From Vegan to Omnivore: Not A Growing Trend After All

Cheap Air Jordan Aj1 Low, Air Jordan 1 Low Aj1 jordanshoescheap4sale.com
July 11, 2011

In a recent issue of Psychology Today, Dr. Hal Herzog pursued an interesting statistic found by a CBS News survey: more people identify themselves as ex-vegetarians than vegetarians. Clearly, it is easier to make the decision to cut out meat than to stick with it. Dr. Herzog was curious as to why so he set up a website and invited ex-vegetarians to comment about their experiences cutting out meat in the first place and then going back to their old ways. Over 50% of the 78 people who responded had initially gone vegetarian for ethical reasons. Thirty-five percent claimed health decline as the primary reason for returning to meat.

One such ex-vegetarian featured in the article was a woman by the name of Staci. She was quoted as saying she had eaten raw beef livers that morning for breakfast. A little more digging in a sister article by Dr. Herzog also revealed that while she was vegetarian, Staci had struggled with an eating disorder. Unfortunately, this was not mentioned in the current article discussing her “failing health as a vegetarian” though it may have shed light on why she had felt weak and become anemic.

The remaining 65% majority of responds claimed things not related to health issues, including the hassles related to cooking and eating vegetarian, urges to consume flesh, and changes in their views about eating meat. Another reason for abandoning the vegetarian lifestyle cited the related social stigmas. I can not help but think of a former post written about this article, in which rather than summarizing an interesting article, the blogger portrayed vegan/vegetarians as uninformed, unhealthy, and tending towards processed foods...big steaming helping of social stigma, anyone?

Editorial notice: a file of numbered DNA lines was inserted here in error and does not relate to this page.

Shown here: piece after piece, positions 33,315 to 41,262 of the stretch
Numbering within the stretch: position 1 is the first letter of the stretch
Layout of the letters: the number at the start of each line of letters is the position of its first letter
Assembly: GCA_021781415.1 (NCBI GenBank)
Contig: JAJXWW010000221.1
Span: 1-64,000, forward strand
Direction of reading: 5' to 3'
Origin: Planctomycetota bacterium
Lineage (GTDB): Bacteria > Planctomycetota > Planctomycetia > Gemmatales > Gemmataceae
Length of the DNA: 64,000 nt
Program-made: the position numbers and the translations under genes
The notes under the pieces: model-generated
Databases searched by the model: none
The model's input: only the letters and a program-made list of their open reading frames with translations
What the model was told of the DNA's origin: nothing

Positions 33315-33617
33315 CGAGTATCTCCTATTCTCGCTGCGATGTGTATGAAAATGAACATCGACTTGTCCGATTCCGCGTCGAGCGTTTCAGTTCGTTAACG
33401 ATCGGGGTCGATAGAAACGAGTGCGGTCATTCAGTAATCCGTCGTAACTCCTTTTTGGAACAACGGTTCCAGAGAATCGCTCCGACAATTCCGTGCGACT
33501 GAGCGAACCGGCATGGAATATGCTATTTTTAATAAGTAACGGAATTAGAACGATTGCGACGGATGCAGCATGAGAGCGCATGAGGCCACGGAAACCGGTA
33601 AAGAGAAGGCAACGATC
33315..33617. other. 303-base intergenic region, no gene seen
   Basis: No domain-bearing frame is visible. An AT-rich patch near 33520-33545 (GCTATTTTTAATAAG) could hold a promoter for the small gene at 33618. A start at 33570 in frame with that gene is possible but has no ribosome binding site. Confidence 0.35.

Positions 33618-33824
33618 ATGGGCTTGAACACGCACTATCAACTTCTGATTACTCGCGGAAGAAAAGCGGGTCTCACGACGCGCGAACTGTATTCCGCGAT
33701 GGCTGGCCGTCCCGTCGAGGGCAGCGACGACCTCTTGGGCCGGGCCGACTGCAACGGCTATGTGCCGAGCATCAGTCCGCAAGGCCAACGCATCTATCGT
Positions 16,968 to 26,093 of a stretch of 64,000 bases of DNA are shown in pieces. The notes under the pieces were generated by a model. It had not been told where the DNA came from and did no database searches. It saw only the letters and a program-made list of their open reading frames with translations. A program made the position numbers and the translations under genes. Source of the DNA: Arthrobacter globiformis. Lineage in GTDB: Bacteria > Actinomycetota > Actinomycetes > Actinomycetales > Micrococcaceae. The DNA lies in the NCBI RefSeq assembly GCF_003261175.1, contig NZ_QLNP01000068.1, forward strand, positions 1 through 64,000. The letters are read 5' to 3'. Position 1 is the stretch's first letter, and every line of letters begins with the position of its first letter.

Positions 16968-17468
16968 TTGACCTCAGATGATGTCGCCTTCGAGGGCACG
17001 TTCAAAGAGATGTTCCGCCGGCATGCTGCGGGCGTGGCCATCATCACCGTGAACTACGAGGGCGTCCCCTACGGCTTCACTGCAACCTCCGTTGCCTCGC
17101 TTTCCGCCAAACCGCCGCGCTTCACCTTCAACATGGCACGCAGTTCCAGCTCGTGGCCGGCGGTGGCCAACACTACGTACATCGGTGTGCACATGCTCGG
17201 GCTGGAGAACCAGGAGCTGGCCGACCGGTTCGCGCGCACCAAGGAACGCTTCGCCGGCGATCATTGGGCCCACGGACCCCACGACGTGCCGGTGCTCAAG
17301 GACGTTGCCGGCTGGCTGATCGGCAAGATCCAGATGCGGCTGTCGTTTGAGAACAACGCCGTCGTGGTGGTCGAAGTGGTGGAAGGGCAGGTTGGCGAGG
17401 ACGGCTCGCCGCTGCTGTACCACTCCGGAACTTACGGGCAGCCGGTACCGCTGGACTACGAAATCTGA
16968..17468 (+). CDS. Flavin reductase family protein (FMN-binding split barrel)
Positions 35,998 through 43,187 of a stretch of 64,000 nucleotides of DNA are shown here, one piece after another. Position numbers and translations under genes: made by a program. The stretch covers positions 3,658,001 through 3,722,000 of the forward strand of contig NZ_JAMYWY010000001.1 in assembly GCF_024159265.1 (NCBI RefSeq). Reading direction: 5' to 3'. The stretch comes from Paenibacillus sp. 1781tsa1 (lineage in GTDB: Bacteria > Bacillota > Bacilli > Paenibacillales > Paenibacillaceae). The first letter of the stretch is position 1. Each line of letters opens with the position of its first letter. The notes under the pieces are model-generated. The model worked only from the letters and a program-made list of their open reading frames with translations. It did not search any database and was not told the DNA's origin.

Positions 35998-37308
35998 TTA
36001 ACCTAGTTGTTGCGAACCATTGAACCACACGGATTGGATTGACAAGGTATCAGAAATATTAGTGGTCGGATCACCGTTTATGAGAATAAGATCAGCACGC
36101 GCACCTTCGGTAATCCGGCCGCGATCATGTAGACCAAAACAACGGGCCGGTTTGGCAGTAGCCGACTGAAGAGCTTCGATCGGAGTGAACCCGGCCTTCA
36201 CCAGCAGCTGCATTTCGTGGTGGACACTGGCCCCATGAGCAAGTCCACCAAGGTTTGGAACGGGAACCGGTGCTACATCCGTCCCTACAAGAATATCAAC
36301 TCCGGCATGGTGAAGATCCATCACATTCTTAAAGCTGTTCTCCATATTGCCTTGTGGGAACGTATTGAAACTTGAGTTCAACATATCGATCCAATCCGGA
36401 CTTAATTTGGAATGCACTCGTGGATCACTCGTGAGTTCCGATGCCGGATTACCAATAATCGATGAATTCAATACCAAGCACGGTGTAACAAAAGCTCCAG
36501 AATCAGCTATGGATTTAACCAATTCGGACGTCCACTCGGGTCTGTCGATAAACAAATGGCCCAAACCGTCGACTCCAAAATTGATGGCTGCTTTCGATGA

Somewhat ironically for the blogger of that former post, Dr. Herzog himself made a point at the end of the article to say, “I believe the case against eating other creatures is strong on moral, environmental, and health grounds.” Indeed, the research (based on medical studies, tests, and comparative analysis, not informal online surveys) overwhelmingly shows that vegetarian/vegans tend to be healthier overall than meat eaters. Sticking to a vegetarian/vegan diet is certainly a challenge, and for many people, one that is not worth it for any number of reasons. It is too bad that the need to constantly defend your lifestyle choice has to be one of them.

Image Sources:

.

Comments

shoshanna levy's picture

I wrote the article that you are referring too, and I never said anything about informed, etc. I spoke of MY OWN JOURNEY!!! And in nutrition school, we learned that b12 stores DO decline after a number of years. HERE ARE MY EXACT WORDS! IT SOUNDS LIKE YOU ARE TRYING TO CREATE DRAMA. I BASED MY STATEMENTS ON MY JOURNEY AND WHAT I LEARNED IN SCHOOL> I NEVER SAID ANYONE WAS UNIFORMED! " As an ex-vegetarian, I can say that this was my exact reason. I feel much stronger and healthier now. Also, I happened to switch back to meat at the end of nutrition school. Once I learned how the human body works, I realized that quality protein is essential to manufacturing brain chemicals, and for growth and repair. Now, some vegetarians will argue that they do get protein, maybe, but often it's from processed foods such as fake meats and soy. Even if they are a whole foods vegetarian, some people simply cannot thrive on this diet."

shoshanna levy's picture